Thanks for coming on another Wednesday Wander with me – see you next time!


If you enjoyed this post and would like to read more, you can find me on Twitter @AuthorHelenJFacebook, Instagram and Pinterest. Plus my latest book release, A Thousand Rooms, is now available on Amazon. Visit my Amazon Author Page to see more.

A Nice Day For A Walk

I haven’t walked to work along the canal for the past couple of weeks. Early starts and unusual weather have meant I’ve not been able to do so. But this past Friday I managed to get myself organised and headed down the hill, backpack on, looking forward to the walk.

It takes me just over half an hour to get to the office when I walk, and it’s a time for me to think and clear my head. The canal, despite being close to a main road and crossed by a major trainline, is a quiet place. Birds sing, water laps, leaves rustle. It is green and lush at this time of year, the water still and smooth.

Cows were beneath the hawthorn trees, and the tiny cygnets I’d seen only weeks ago were now almost swans (although still very fluffy).

The old tree stump seat was almost overgrown with brambles and nettles, while the roses growing up the side of the old lock-keeper’s cottage had bloomed.

There were new boats moored along the way, some of them with bright potted gardens and unusual decorations.

I also found some fragments of pottery, blue and white. Probably over a hundred years old, little pieces of history tumbled among the flint and gravel, treasure to no one but me.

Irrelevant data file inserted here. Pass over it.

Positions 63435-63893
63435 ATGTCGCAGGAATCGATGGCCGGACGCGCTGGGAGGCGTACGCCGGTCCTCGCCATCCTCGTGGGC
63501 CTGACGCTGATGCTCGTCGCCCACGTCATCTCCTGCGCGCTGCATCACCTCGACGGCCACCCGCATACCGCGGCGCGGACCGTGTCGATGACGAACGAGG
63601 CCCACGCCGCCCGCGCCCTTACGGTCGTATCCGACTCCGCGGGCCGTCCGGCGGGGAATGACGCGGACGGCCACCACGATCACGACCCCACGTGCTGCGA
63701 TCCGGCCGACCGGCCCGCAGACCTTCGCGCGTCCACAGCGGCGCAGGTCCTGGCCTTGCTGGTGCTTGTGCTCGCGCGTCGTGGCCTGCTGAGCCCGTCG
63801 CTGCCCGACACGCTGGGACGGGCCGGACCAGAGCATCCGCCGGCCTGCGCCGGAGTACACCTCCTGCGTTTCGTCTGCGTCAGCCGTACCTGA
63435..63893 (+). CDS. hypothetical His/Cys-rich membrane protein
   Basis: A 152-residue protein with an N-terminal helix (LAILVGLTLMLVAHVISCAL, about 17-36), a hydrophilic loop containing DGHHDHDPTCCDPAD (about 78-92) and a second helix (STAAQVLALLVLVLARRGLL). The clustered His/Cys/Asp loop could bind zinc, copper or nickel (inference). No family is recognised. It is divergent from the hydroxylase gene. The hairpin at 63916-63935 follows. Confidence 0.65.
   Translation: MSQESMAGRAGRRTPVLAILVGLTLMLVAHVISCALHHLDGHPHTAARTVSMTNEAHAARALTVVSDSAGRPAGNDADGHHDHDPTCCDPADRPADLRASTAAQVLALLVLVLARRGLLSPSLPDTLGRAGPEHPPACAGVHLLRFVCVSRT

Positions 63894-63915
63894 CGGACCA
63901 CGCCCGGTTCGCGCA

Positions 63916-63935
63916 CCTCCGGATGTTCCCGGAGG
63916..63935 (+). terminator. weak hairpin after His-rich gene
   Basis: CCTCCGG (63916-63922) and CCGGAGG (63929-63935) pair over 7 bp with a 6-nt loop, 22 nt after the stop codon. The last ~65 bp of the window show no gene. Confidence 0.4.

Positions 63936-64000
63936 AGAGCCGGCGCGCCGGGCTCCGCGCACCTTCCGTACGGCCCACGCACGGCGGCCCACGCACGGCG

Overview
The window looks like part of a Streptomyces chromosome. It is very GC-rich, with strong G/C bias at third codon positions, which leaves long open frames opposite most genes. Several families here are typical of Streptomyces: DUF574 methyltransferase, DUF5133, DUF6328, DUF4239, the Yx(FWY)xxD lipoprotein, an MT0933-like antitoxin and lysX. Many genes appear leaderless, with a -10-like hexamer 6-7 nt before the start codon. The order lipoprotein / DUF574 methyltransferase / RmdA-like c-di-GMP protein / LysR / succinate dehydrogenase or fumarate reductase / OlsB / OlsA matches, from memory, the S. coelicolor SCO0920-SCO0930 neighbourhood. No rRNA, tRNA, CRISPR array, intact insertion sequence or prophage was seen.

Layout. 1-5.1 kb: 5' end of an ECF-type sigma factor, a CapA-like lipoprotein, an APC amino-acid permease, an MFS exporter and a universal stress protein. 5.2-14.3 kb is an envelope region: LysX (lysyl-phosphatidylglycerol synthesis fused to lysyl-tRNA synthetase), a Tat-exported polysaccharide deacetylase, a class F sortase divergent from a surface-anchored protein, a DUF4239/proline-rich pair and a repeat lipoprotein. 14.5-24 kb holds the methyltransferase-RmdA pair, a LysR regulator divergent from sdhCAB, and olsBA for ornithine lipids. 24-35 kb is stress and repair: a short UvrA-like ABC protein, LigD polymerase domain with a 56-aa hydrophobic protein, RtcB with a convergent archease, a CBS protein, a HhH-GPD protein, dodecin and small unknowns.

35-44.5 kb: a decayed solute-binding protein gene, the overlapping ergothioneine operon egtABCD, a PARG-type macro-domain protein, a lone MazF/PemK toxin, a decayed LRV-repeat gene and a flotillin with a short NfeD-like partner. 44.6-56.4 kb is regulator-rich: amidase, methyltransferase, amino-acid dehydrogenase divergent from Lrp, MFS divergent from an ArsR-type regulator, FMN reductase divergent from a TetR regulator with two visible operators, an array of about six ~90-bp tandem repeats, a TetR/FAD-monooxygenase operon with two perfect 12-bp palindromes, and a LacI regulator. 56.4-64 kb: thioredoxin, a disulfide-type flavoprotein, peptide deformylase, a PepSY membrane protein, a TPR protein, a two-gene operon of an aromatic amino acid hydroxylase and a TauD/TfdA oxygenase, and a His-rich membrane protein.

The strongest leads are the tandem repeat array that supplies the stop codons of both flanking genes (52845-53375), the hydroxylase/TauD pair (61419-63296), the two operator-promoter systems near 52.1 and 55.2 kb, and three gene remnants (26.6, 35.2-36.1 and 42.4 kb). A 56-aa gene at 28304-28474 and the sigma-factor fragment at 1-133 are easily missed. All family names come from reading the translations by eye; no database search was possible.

Along one stretch I walk on a narrow strip of land, the canal to one side of me and, hidden beyond a hedge, an angler’s lake to the other side. It’s an interesting feeling, almost like walking on water, even though I know the earth beneath me is solid.

I also found inspiration on my walk, a couple of blog posts and some more plotlines coming to me. I’ve been missing my old freedom these past few months – while I’m enjoying my new job and all that comes with it, I miss the time I had in the past to just walk and think. So I’ll make sure to do the canal walk regularly from now on.———————————————————————————————-If you enjoyed this post and would like to read more, you can find me on Twitter @AuthorHelenJFacebook, Instagram and Pinterest. Plus my latest book release, A Thousand Rooms, is now available on Amazon. Visit my Amazon Author Page to see more.

 

Thursday Doors – Shakespeare’s Birthplace, Stratford-Upon-Avon

img_2049This lovely door with wisteria crown belongs to one of the buildings at Shakespeare’s birthplace, Straford-Upon-Avon. There are several sixteenth century buildings on the site, including the main house where Shakespeare was born and grew up –  he even spent the first five years of his marriage to Ann Hathaway there, the couple living with his parents.

dsc_0500During his lifetime, Shakespeare leased out part of the property and it became an inn called The Maidenhead(!). Upon his death, the house passed to his daughter, Susanna, and it stayed in the family until 1847 when it was purchased by The National Trust, who continue to manage the house today.

dsc_0505The house and surrounding buildings have been restored to how they would have been during Shakespeare’s lifetime (except for the gift shop on the ground floor, of course). It’s a fascinating place to visit, and an insight into how wealthy families lived in the sixteenth century.

This is my entry to this week’s Thursday Doors Challenge, courtesy of Norm.2.0. For more doors, or to add one of your own, visit Norm’s page and click the link.